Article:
News & Politics

“We Have Nothing in the Cupboard”: Washington Post Manager Begs for Content Ahead of Strike

If there's "anything that even whiffs of news - do it," an email says.

Photograph by Evy Mages .

Washington Post management intends to continue to put out a newspaper while around 750 members of the publication’s staff go on a 24-hour strike on Thursday. But that doesn’t sound like it will be easy, at least according to an email sent around by one section head Monday:


This is the first time I have typed these words in my life: The bar is low.

We have nothing in the cupboard. And it’s kinda like Thanksgiving week in that people are walking out on Thursday, making the Friday, Saturday, and Sunday reports, umm…difficult.

If there is a sentencing, a bill introduction, an appointment — anything that even whiffs of news – do it. I’m serious. We need to hoard.

Thanks for understanding.

Friday’s paper may be smaller in some sections, and there’s talk of pulling bylines on stories that appear—a practice that has been available to Post reporters for decades. “Reporters have the right to withhold their bylines,” Patricia Dunn, then the Post’s VP of labor and now a partner at Jones Day, which represents the Post in negotiations with the Post Guild, said in 2002 during a one-day byline strike.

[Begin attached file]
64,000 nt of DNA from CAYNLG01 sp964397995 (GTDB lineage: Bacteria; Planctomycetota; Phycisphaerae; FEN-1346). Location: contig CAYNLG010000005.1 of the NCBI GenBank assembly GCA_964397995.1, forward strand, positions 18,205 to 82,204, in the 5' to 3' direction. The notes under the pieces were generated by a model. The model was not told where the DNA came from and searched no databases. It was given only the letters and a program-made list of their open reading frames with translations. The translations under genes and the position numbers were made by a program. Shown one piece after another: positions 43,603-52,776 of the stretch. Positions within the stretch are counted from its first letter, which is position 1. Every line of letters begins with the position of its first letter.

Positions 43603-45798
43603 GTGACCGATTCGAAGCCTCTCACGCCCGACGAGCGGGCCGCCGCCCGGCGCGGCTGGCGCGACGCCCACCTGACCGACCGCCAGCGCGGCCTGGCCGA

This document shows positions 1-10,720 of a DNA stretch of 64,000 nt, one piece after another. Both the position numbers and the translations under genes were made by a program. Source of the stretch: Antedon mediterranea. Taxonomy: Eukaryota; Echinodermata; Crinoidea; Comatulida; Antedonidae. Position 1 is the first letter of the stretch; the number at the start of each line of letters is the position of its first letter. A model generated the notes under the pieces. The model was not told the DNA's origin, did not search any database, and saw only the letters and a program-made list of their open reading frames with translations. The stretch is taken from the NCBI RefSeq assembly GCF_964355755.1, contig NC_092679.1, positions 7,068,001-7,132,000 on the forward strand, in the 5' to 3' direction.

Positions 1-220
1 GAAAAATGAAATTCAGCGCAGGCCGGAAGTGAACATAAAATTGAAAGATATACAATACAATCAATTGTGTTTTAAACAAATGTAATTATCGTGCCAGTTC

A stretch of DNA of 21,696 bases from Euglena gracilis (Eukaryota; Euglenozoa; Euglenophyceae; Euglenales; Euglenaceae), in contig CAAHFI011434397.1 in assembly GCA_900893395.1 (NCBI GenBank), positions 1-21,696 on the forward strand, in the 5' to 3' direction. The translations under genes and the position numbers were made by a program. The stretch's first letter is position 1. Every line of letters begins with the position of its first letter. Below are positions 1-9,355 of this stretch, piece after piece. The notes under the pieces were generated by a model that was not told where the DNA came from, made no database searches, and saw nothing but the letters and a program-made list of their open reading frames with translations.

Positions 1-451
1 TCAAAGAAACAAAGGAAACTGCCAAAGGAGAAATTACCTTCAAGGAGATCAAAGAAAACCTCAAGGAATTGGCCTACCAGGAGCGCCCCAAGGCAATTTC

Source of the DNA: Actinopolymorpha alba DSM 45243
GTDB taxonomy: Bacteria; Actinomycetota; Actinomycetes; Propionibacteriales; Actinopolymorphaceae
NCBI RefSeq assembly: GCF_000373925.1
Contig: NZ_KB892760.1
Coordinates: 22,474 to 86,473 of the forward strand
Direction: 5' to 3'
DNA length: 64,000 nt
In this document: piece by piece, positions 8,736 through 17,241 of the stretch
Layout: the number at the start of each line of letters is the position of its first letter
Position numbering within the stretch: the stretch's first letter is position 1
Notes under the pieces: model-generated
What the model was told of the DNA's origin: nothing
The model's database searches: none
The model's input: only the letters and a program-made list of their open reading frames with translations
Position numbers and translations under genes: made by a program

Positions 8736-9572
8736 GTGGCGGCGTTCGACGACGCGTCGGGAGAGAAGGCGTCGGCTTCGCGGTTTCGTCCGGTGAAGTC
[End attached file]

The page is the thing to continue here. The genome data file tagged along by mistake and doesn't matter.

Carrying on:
On a call with reporters Tuesday, Guild leaders said they expected all of the paper’s designers and all of the Guild members on the local desk to be among those who walk out. “I will be very interested to see how they cover the amount of ground that will be lost,” one said. About two thirds of the striking staffers will be in DC, they said, and there will be smaller groups outside bureaus in New York and San Francisco. According to Guild leaders, there’s no plan for an open-ended strike after this one ends.

The Post has not yet returned a Washingtonian request for comment. On Wednesday, interim CEO Patty Stonesifer sent an email to staffers stating, “We respect the rights of our colleagues to engage in this action … During this strike, we will make sure our readers and customers are as unaffected as possible.”

Senior editor

Andrew Beaujon joined Washingtonian in late 2014. He was previously with the Poynter Institute,, and Washington City Paper. He lives in Del Ray.